The Prince of the House of David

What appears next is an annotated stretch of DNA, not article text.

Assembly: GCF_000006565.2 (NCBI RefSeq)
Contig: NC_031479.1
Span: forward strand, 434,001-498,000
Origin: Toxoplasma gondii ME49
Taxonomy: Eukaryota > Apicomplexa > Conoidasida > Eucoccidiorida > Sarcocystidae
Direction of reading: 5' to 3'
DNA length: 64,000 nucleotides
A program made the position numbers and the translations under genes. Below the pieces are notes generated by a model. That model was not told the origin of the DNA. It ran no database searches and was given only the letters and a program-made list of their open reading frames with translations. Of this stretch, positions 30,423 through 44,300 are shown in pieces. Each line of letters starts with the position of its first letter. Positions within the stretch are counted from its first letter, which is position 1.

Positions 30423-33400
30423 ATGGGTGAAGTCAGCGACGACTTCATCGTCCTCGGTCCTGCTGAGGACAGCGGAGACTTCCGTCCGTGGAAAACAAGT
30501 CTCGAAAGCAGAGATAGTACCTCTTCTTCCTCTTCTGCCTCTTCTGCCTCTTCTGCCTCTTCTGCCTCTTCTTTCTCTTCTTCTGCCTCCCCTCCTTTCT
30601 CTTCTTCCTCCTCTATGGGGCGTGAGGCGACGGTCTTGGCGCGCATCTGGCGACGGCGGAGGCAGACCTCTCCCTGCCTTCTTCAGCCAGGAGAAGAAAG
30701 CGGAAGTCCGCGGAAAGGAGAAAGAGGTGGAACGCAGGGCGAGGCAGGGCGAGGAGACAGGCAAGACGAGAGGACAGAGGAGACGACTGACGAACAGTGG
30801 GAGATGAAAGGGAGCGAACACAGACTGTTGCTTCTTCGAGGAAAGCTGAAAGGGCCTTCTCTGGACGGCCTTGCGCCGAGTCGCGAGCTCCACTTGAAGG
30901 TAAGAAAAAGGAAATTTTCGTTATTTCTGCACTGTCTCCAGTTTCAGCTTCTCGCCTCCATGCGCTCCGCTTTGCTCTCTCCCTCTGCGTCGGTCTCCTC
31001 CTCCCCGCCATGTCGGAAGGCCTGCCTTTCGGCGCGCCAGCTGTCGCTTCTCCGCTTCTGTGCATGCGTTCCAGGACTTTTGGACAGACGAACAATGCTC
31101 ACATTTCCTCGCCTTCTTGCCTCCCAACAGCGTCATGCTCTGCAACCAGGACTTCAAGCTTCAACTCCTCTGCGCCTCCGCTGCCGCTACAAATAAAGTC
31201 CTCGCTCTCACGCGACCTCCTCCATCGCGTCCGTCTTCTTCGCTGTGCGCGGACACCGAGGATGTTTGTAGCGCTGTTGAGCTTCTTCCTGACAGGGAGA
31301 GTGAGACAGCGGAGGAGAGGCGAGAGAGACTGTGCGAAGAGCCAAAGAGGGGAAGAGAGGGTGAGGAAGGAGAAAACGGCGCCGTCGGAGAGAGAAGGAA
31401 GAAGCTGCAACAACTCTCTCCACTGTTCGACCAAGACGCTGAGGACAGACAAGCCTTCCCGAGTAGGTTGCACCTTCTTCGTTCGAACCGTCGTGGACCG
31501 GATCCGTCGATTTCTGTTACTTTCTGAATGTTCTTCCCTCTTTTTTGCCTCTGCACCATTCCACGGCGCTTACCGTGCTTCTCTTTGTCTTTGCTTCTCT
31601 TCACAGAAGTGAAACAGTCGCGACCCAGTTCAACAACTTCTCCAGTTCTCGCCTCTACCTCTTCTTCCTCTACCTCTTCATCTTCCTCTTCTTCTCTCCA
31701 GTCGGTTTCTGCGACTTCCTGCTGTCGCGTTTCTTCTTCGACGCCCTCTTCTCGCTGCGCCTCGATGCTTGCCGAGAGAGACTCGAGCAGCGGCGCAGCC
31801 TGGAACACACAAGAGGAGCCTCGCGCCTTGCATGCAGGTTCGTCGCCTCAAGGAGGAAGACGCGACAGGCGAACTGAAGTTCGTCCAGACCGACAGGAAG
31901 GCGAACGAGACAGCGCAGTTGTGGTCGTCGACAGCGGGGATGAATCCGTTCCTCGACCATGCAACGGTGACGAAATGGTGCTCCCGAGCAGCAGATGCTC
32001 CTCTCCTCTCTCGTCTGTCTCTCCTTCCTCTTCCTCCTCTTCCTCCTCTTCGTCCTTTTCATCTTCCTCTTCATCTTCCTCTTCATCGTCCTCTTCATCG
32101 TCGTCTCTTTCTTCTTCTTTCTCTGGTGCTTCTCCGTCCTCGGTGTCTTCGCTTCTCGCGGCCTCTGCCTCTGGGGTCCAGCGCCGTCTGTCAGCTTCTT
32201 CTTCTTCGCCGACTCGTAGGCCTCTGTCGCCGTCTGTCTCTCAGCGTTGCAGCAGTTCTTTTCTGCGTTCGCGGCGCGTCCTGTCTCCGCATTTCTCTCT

My Dear Father: